Eat this maize podcast

Jeremy’s latest podcast is out, and it’s a doozie. Plus it saves me adding it to the next Brainfood, which is coming soon, don’t worry people.

Modern maize has long been a puzzle. Unlike other domesticated grasses, there didn’t seem to be any wild species that looked like the modern cereal and from which farmers could have selected better versions. For a long time, botanists weren’t even sure which continent maize was from. That seemed to be settled with the discovery in lowland Mexico of teosinte, a wild and weedy relative of maize. But there was a problem. A lot of the later genetic work to understand the transformation of teosinte into maize found remnants of different types of teosinte.

Jeffrey Ross-Ibarra and his colleagues have sorted out the story, which is now more complicated, better understood, and offers some hope for future maize breeding. Their paper was published last week in Science.

Nibbles: USDA germplasm plan, Millet CoP, Seed system resources, Kenyan sorghum Scottish crab apples, Heirloom maize, Yak cheese, Indian mangoes

  1. The US Department of Agriculture (USDA) has a new National Strategic Germplasm and Cultivar Collection Assessment and Utilization Plan. Quite the tour de force. Now to get it funded.
  2. Yes, there’s now a community of practice on millets. Joined!
  3. The Seed System Lab at the Norwegian University of Life Sciences has lots of interesting resources on its new website.
  4. The latest on the Kenyan genebank’s sorghum work.
  5. Why wouldn’t Scotland have a crab apple genebank?
  6. Why Jimmy Red maize is worth saving, despite its faults.
  7. Yak cheese? Yes, please.
  8. And nice pics of Indian mangoes to close.

Reasons to be cheerful

Just noticed I haven’t posted in over three weeks. Sorry about that. But there is a good reason: work.

First there was the Global Crop Diversity Summit in Berlin.

Then there was the 10th Session of the Governing Body of the International Treaty on Plant Genetic Resources for Food and Agriculture in Rome. The Summit communique was presented to delegates, who welcomed its call for more support to genebanks.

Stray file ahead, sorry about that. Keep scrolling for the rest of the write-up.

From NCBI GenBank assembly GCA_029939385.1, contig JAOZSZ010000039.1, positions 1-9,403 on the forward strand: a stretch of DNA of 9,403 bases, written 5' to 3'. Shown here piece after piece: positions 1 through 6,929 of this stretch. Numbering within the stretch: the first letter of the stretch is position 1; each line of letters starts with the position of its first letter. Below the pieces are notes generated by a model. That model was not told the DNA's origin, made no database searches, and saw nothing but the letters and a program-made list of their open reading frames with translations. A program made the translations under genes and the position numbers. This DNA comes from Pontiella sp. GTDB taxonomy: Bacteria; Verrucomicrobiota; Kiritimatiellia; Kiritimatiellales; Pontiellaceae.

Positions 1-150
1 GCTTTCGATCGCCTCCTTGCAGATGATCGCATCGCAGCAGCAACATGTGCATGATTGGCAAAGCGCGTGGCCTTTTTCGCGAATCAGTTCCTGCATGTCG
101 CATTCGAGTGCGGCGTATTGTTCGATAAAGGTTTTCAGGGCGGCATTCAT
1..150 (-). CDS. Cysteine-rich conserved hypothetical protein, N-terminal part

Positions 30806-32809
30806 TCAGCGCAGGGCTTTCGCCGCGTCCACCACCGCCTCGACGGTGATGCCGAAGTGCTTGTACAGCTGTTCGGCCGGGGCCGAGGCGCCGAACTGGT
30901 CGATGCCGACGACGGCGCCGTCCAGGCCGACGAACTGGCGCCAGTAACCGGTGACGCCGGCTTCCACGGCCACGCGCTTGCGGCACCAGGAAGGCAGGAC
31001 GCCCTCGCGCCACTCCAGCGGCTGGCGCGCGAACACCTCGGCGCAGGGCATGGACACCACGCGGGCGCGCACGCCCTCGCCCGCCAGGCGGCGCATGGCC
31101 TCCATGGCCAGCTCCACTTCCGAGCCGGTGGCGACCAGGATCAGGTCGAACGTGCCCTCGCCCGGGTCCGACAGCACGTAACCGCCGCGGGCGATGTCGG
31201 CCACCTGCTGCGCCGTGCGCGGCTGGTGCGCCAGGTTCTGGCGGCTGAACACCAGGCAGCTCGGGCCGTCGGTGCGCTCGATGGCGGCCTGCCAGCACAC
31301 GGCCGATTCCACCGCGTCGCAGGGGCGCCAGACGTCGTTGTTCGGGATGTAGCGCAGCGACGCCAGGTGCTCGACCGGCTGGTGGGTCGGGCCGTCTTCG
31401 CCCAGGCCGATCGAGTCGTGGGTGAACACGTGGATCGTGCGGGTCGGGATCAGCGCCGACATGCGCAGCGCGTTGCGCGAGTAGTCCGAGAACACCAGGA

Then there was the Phase 2 meeting of the Vision for Adapted Crops and Soils (VACS) in New York. That vision will arguably depend on the sort of access to genetic diversity that genebanks provide and the Treaty facilitates.

And now of course there is COP28 in Dubai, with its particular focus on the need for transforming agrifood systems.

Which takes us back to the Summit and its call that we need to empower genebanks if that transformation is going to work. And to the Treaty. And indeed to VACS and its focus on less-known crops.

And actually there has been good news already in Dubai bringing all those strands together. Check out the last item on this list of projects that will be supported by Norway.

But don’t worry, normal service will be renewed here soon.

Liberating heirlooms

Jeremy’s latest Eat This Newsletter has a dissection of the recent piece on heirlooms from The Guardian that we Nibbled a couple of days back. Plus a whole bunch of other interesting stuff, from food riots to Peruvian limes. Read it!

Intellectual property rights and heirloom seed savers are doing their best to keep things just the way they are, but is that a good thing? The heirlooms of today were created to meet the needs of yesterday, and that’s fine for people who still have those needs. But where are the breeders meeting the needs of non-industrial growers today? They are around, of course, but Chris Smith, writing in The Guardian, thinks seedsavers should stop obsessing over heirloom seeds and let plants change.

He definitely has a point. Laser-like focus on variety preservation does block the possibility of adaptive change to new circumstances. But anyone who know how to keep an open-pollinated variety pure already knows enough to cultivate more diversity and select from that, if they choose to. A farmer like Chris Smith has the land and the inclination to do both, and it doesn’t seem to stop the seed enterprises with which he is associated from offering presumably true-to-type heirloom varieties. I suppose what I am saying is to let a thousand flowers bloom. Preserve the old varieties and use them, with perhaps a pinch of commercial and genebank varieties in the mix, to create and select tomorrow’s heirlooms.